Resource-use dynamics of co-occurring chondrichthyans from the First Coast, North Florida, USA

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Recent studies on shark assemblages on the northeast Florida and southeast Georgia coast (hereafter referred to collectively as the “First Coast”) have demonstrated differences in species and age-class composition of catch from previously characterized estuaries and newly surveyed area beaches, demonstrating that these regions may provide a critical habitat to different segments (i.e., life stages) of local shark populations. In this study, carbon and nitrogen stable isotopes (δ13C and δ15N) from muscle tissue and blood plasma were used to examine trophic dynamics (and temporal variability thereof) of the three dominant co-occurring species found along First Coast beaches (the Atlantic Sharpnose shark Rhizoprionodon terraenovae, Blacknose shark Carcharhinus acronotus and Blacktip shark Carcharhinus limbatus) to determine if they exhibit overlap in resource use along with spatial and temporal habitat use. Although considered spatially segregated from the beach species, a dominant, age-class species found in First Coast estuaries (juvenile Sandbar sharks Carcharhinus plumbeus) was also included in this analysis for comparison. Temporal variability of resource-use characteristics was detected at the species level. Resource-use overlap among species varied by tissue type and was generally higher for blood plasma, suggesting greater resource sharing over more recent time periods. Over longer time periods Atlantic Sharpnose and Blacktip sharks exhibited resource-use expansion, whereas Blacknose sharks exhibited a narrowing in resource use, suggesting a more specialized foraging strategy compared to the other species. The resource-use breadth of Sandbar sharks also expanded between blood plasma and muscle tissue. Significant size relationships were detected in Blacktip and Sandbar sharks, indicating ontogenetic resource shifts for both species. A diversity of highly productive resource pools likely support shark populations along the First Coast such that resource-use differentiation is not required to facilitate species co-occurrence. This work may shed light on understanding patterns of species co-occurrence as well as aid in future conservation efforts.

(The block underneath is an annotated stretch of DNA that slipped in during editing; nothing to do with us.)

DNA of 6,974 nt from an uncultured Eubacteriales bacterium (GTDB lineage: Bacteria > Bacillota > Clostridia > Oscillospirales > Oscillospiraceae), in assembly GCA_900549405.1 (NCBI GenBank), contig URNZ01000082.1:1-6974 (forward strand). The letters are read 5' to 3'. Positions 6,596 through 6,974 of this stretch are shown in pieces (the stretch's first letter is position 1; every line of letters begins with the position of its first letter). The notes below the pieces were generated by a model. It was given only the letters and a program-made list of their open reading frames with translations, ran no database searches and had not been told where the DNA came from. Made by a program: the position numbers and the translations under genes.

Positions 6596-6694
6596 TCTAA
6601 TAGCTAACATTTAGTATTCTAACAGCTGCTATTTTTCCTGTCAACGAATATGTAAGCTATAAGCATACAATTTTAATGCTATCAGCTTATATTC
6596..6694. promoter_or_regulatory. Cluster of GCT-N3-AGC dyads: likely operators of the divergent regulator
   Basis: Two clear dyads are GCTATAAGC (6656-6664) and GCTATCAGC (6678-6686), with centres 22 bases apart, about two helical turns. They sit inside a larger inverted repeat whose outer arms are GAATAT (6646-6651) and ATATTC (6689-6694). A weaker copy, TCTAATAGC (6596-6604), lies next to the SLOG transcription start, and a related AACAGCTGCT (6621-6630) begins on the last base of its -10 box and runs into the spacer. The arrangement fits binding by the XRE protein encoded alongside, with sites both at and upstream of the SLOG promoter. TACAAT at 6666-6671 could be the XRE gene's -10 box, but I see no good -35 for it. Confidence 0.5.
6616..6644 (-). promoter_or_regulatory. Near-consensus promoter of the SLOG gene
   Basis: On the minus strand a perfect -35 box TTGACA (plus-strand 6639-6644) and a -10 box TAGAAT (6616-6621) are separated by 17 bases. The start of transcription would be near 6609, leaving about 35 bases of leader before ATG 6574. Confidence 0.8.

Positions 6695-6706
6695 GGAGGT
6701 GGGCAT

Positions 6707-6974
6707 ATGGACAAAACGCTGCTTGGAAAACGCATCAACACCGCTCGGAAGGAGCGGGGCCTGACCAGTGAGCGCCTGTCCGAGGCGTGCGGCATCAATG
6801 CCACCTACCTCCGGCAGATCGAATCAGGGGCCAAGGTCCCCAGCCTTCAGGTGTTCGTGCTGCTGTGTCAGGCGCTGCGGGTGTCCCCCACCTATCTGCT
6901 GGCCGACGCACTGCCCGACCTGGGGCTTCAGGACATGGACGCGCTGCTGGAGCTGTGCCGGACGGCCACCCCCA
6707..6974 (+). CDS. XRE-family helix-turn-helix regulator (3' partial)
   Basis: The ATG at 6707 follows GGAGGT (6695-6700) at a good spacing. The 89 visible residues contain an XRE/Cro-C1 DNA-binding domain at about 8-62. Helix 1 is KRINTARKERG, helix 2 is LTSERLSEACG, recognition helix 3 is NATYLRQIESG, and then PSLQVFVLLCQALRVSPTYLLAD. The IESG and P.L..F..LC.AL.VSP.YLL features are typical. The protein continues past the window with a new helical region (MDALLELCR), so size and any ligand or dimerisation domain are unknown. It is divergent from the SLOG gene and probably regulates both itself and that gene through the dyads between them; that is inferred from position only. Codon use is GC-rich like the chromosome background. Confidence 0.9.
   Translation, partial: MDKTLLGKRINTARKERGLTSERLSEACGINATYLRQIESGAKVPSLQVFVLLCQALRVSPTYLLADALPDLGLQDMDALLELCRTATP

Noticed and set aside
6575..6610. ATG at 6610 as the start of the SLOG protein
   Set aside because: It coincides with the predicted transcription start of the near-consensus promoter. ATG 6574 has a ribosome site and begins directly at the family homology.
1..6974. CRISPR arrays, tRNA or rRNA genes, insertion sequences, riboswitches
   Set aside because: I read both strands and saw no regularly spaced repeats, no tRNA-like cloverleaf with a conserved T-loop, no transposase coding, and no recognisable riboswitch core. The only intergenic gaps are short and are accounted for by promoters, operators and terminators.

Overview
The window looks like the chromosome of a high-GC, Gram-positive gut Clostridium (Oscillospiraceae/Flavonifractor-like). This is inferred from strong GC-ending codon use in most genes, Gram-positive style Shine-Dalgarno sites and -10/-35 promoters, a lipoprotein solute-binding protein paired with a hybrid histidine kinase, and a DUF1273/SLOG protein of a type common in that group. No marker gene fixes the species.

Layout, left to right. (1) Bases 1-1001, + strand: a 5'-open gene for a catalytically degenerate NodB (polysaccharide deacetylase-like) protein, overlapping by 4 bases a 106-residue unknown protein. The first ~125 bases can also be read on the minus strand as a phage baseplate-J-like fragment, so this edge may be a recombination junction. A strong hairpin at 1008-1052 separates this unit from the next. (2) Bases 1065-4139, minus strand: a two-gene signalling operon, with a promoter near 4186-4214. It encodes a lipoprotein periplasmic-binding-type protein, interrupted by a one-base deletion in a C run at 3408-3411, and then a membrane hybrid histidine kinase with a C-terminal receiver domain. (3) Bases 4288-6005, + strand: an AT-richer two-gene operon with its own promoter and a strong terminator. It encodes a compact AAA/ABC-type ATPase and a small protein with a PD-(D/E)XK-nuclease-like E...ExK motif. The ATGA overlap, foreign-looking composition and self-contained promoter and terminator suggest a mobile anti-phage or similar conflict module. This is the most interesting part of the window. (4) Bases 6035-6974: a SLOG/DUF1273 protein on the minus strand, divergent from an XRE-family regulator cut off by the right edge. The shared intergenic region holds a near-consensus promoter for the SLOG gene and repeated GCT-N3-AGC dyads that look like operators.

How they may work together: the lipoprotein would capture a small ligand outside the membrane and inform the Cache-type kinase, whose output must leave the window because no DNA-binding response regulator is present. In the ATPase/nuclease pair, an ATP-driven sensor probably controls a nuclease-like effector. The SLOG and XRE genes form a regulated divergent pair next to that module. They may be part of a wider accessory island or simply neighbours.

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Journal of Fish Biology





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